Nick Boles: Behind the scenes on the birth of the apprenticeship levy

The architect of the apprenticeship levy gives his own account of how this landmark policy was brought to fruition, and explains just how much of a “big and risky” move it was.

In an interview with the Institute for Government think-tank, the former skills minister Nick Boles revealed that his boss at the time, the then-business secretary Sajid Javid, was opposed to the idea until he realised it would actually save his department money.

His tell-all details how Mr Boles came up with the policy during the Conservative Party’s manifesto process in the build-up to the 2015 general election.

“We had delivered two million apprenticeships in the 2010–15 parliament,” he said. “So in the manifesto process, there was a classic exercise in ‘well, okay, what are we going to promise for the next parliament?’

When I presented the idea of the levy to George [Osborne] first, I could see, immediately, his eyes lit up

“There was this feeling that you can’t say two-and-a-half million – that sounds a bit tame, nobody would be excited by that – so we’re going to say three million. Then three million is really a lot of apprenticeships, it’s big growth.”

Following the Conservatives’ win, Mr Boles was reappointed as skills minister, a job which he admits he hadn’t “expected or wanted”, and realised he faced a “challenge” to find enough money to deliver on the promise.

He read a paper by the crossbench peer and economist Alison Wolf about the idea of a levy, at which point he claims he thought “ah-ha, this is my moment”.

“I’ve always been quite interested about the idea of hypothecated taxation and whether you can get greater acceptance on the part of people paying the tax if they know what it’s going towards,” he said. “Politically, it fell on very fertile ground because the chancellor and the PM felt that, in a sense, this was the time to cash in our chips with business.

“So when I presented the idea of the levy to George [Osborne] first, I could see, immediately, his eyes lit up. He thought, ‘now that’s great’, because it solves how we get the three million and how we pay for it.”

Former business secretary Said Javid

Before he presented the idea to the chancellor, Mr Boles wrote a two-page paper on the idea and shared it with Michael Gove, who was then lord chancellor, while the pair visited a friend on the late May bank holiday weekend of 2015. “He liked it,” the former skills minister recalls.

He then took the idea to Mr Javid for consideration, who wasn’t immediately sold.

“His response was, ‘I’m grateful you bring new ideas; I don’t actually like this idea that much, I’m not initially persuaded, but I’m happy for you to push it forward’, obviously totally privately,” Mr Boles said.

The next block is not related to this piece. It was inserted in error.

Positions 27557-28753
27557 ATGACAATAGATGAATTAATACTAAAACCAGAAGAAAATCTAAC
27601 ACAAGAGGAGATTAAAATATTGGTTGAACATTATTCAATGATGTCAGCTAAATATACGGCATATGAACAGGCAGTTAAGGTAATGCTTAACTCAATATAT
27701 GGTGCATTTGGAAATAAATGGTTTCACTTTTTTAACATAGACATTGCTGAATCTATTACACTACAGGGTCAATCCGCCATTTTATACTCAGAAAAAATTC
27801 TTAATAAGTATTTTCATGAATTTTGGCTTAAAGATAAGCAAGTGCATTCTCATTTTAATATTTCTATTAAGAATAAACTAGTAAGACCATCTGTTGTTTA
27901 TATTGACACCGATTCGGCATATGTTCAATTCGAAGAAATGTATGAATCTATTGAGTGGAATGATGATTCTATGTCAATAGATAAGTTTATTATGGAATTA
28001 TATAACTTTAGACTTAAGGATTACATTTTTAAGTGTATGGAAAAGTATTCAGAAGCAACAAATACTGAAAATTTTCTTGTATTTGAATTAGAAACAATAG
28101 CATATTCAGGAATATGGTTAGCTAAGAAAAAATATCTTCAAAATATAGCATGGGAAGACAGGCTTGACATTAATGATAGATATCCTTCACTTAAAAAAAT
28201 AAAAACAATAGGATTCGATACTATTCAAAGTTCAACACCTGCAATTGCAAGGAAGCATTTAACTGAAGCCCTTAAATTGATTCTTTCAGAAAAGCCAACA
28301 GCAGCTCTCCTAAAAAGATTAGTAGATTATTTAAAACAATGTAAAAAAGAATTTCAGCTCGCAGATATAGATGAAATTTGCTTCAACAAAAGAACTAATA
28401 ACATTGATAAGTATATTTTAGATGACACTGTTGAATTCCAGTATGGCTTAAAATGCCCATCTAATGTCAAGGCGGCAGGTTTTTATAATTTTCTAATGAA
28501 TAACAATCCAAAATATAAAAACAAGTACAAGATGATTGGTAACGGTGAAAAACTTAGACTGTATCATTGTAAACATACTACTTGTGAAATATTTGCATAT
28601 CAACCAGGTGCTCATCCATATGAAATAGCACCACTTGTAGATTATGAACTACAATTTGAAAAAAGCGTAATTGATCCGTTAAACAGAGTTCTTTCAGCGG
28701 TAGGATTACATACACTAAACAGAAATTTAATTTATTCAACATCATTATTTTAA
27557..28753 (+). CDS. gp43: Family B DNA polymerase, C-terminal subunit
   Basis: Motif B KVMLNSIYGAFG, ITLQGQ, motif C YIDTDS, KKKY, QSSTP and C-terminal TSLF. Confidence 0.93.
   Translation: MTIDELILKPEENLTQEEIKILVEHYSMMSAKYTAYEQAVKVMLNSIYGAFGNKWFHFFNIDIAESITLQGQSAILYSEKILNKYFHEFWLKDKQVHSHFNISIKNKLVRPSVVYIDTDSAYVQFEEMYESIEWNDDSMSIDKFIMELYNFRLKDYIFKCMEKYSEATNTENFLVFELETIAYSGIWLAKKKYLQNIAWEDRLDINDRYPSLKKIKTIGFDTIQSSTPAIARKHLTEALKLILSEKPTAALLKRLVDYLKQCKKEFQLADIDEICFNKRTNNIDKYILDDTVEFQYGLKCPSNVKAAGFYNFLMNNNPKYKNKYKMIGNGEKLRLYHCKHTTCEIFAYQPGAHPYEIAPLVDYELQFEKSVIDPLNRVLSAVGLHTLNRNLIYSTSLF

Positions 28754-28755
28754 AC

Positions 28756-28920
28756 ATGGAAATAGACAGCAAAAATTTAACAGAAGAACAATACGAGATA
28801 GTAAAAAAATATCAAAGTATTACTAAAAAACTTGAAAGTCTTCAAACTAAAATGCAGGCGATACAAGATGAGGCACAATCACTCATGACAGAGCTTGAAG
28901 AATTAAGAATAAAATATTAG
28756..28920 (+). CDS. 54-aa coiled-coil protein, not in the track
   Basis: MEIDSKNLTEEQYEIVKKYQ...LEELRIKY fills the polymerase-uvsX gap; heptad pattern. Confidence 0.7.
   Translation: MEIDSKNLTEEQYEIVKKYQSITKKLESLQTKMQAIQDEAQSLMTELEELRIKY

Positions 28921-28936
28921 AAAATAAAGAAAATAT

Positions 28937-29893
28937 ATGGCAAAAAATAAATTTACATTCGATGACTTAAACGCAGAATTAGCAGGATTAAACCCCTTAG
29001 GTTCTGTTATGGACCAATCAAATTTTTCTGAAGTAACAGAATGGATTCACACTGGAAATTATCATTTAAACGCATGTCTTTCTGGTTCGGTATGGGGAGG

“So he allowed me to put it up to the two of them as did Nicky [Morgan]. And it went from there.”

Mr Boles explained that the political timing was “crucial, the position in terms of the revenues and the spending review”, and Mr Javid swung behind the idea when he “realised it was actually a big contribution towards his spending review total.

“Having been through all of the other options of what to cut, if he didn’t have this it was just totally impossible,” he added.

After he was given the go-ahead by all parties, the levy’s development “happened quite quickly” because Mr Osborne announced it in the autumn statement.

“It then became a pretty intense process with the Treasury about levels, the size of business that would be covered,” which was revealed in the Budget, he said.

I think it will work but it was big and risky

“That involved a huge amount of work with the Skills Funding Agency, key Treasury officials, and also the Cabinet Office. As soon as it became clear it was going to happen, I said ‘I want as many people in this, their hands in the fire’. But I was also trying to make sure that we devised something that worked.”

In terms of involvement with businesses, they consulted with in the run-up to the budget, and although the “normal hiccups” of implementing a policy are currently being felt, “it’s quite hard for business to attack”, he claimed.

He denies that in hindsight he would have done anything differently in establishing the levy: “It’s not because I think it’s perfect, at all, but I think it was such a bloody miracle that we got it away that I wouldn’t want to second-guess whether one could have got an even better version away. Everybody jumped on board for their own reasons and it all happened and that’s so rare. I suspect it will never happen to me again in my political career.”

As reported by FE Week in October, total apprenticeship starts since the levy was introduced in May fell a staggering 61 per cent compared to the same period last year.

The government has however since confessed they knew such a drop was going to happen, and said it “broadly” remains on track to deliver three million apprenticeships.

Mr Boles, however, appears to be a bit more tentative about its ability to reach the target.

“God knows, I hope it works,” he said. “I think it will work but it was big and risky.”

Your thoughts

Leave a Reply

Your email address will not be published.


  1. “God knows, I hope it works,” he said. “I think it will work but it was big and risky.”

    I would’ve liked a more confident answer from the architect of the apprenticeship levy.
    We’re seeing providers accruing debt or closing due to delays in payments and/or loss of contracts, a record decrease in apprenticeship numbers and ultimately learners and their employers not getting what they need in a timely manner.

    It may have been political gold, but at what price?